Fluocinolone Acetonide - Uses - Dosages - Side Effects - Precautions

Fluocinolone Acetonide: Frequently Asked Questions Answered

What is Fluocinolone Acetonide?

Fluocinolone Acetonide belongs to a class of drugs known as topical corticosteroids. It comes in the form of cream, ointment, solution, oil, and shampoo. It is prescribed for dermatological use. This medication helps in getting relief from itching and swelling and reduces skin inflammation. Doctors prescribe this medication for skin disorders, such as eczema, dermatitis, skin allergies, and rashes. Fluocinolone Acetonide should be used strictly as per the doctor’s instructions.

What are the uses of Fluocinolone Acetonide?

Fluocinolone Acetonide is a corticosteroid. These are its uses:

  • This medication is used in the treatment of skin disorders, such as dermatitis, eczema, and skin allergies.
  • It helps relieve swelling, itching, and reddening of the skin that occurs from skin disorders.
  • It is prescribed for the treatment of plaque psoriasis, atopic dermatitis, and other skin conditions, as well as seborrheic dermatitis that affects the scalp.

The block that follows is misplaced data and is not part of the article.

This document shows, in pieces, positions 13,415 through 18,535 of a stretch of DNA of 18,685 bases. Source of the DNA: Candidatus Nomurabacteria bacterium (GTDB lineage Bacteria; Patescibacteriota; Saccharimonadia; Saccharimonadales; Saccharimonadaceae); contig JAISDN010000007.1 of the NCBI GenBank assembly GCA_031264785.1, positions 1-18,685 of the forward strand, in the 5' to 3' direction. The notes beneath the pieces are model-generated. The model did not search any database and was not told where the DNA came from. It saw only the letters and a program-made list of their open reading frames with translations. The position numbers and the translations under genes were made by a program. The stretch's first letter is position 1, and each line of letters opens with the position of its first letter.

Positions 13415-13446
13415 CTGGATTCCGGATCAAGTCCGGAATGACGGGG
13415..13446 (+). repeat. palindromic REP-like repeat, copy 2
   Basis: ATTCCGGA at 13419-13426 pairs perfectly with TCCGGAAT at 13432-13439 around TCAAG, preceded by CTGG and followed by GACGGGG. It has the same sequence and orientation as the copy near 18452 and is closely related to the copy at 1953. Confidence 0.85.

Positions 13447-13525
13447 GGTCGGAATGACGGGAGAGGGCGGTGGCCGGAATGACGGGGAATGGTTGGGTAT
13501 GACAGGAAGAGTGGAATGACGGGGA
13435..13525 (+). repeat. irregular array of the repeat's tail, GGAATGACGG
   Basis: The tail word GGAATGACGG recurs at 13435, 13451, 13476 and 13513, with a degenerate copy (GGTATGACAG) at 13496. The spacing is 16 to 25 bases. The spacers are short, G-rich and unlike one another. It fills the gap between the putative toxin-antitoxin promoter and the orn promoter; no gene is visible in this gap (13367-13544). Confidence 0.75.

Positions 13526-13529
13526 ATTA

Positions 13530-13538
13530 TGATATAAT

• This medication helps in getting relief from dryness, scaling, crusting, and inflammation of the skin.
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What are the side effects of Fluocinolone Acetonide?

On initial application of this medication, you may experience stinging, burning, irritation, and dryness. However, these symptoms reduce gradually and vanish in a few days. Some other common side effects of Fluocinolone Acetonide are:

  • Muscle weakness
  • Fatigue
  • Swollen skin
  •  Pain at the affected area
  • Dizziness
  • Change in skin color
  • Red or white bumps on the skin